The World Health Organization passed three resolutions on the topic of Women’s Health on Saturday. The first resolution focused on having mobile midwifes for women in need while the other two focused on the NGO Doctors Without Borders.
Resolution 1.A was sponsored by Saudi Arabia and was a response to the global need for women’s health assistance. Resolution 1.B and 1.C focused on Doctors Without Borders and setting up shelters for women. . During the debate, all three resolutions were discussed simultaneously, and ultimately all resolutions passed through the committee.
Women’s health and its importance have become major topics for debate. Every day in 2010 approximately 800 women died due to pregnancy and childbirth. Out of the 800, 440 deaths occurred in Africa and 230 in Southern Asia.
Midwifes became a reoccurring feature of this topic. A midwife specializes in giving care to pregnant women and lowering pregnancy complications. These resolutions proposed to provide all women in need with a midwife or other means of assistance.
At the beginning of the debate, there was much clarification that the topic was women’s health, not rights. Some delegates gave their position on women’s rights but were quickly corrected. The representative of Belarus was quick to correct anyone who made that mistake.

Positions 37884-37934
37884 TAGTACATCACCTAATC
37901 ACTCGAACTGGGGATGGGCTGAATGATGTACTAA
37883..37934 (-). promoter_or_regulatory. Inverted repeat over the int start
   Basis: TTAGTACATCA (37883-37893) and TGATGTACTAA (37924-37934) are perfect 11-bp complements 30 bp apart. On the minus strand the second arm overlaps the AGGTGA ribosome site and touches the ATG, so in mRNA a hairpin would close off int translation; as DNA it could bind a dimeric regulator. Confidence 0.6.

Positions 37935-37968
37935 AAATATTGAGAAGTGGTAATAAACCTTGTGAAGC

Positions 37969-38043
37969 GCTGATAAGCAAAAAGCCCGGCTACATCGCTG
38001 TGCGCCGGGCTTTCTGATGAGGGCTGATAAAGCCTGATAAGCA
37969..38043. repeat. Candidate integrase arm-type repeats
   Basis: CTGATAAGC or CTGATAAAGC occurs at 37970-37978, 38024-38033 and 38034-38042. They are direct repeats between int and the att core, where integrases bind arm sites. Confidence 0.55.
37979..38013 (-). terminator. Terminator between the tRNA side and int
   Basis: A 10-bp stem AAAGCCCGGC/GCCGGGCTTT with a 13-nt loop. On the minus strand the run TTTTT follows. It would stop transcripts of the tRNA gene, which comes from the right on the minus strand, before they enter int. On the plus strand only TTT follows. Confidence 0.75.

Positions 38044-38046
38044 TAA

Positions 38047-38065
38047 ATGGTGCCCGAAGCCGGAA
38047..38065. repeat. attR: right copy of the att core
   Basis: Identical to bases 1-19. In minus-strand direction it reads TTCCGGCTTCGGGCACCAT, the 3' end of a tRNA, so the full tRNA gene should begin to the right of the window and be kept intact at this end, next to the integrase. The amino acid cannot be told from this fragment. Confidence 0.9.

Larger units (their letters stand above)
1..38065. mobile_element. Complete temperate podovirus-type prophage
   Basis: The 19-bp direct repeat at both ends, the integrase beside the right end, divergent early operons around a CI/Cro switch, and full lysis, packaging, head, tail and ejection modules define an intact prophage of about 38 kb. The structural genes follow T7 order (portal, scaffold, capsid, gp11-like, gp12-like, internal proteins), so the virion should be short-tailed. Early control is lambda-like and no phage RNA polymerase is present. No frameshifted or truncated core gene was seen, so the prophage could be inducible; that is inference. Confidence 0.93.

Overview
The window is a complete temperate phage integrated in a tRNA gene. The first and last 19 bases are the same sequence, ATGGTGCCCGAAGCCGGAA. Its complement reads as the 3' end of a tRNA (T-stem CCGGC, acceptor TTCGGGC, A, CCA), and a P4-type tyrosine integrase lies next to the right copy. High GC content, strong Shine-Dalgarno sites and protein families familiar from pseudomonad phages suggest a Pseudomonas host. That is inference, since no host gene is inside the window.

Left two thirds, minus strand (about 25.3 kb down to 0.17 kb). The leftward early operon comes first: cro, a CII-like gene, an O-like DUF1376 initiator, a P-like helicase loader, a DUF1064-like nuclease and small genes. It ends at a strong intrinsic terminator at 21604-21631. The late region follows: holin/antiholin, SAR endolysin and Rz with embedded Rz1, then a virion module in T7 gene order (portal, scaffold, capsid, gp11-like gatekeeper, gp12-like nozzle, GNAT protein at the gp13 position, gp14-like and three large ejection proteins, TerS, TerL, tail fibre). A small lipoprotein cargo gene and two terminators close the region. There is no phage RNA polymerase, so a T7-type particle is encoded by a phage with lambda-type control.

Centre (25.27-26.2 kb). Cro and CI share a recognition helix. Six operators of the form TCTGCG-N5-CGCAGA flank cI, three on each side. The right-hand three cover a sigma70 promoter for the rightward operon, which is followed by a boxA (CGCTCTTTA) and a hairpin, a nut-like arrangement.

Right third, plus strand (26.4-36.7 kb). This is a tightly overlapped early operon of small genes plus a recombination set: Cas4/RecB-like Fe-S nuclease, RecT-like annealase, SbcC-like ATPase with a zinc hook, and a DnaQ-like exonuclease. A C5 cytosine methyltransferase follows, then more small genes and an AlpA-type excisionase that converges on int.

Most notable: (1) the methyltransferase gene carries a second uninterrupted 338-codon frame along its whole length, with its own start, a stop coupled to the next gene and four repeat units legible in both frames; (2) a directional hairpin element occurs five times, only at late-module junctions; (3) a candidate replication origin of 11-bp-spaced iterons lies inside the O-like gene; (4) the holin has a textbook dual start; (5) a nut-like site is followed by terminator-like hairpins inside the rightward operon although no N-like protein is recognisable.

While countries were giving their position papers, many touched on the related issues of education, women’s shelters, abuse and the dangers of childbirth. Some delegates did mention that they did not want to infringe on the local cultures.
At one point, Italy brought up the idea of changing laws about female employment. They were in support of women being able to get jobs in order to receive health care. This idea was quickly shot down by the Middle Eastern and African countries.
Representatives were worried with the lack of proper health care in less developed countries, such as Ecuador. Many felt that this topic was extremely important and seemed eager to pass a resolution.
However, many countries of North Africa were opposed to discussing this topic at length. Surprisingly, Morocco put forward a resolution. “We feel that this resolution will help women’s health, especially in childbirth; however it won’t infringe upon the local customs” reported Parker Jackson, the WHO delegate from Morocco.
|Parker Jackson, delegate from Morocco, raises his placard to speak on women's health.|
The resolution encompassed many issues about women’s health and included provisions for creating women’s shelters. In addition, Doctors Without Borders was mentioned in the resolution, along with programs for mobile midwifes. The delegate from Morocco was very eager to push his resolution, 1.C forward, although most delegates wanted to discuss the issue at hand longer before voting. It did not take long before amendments were made to the resolutions and shortly after, they were passed.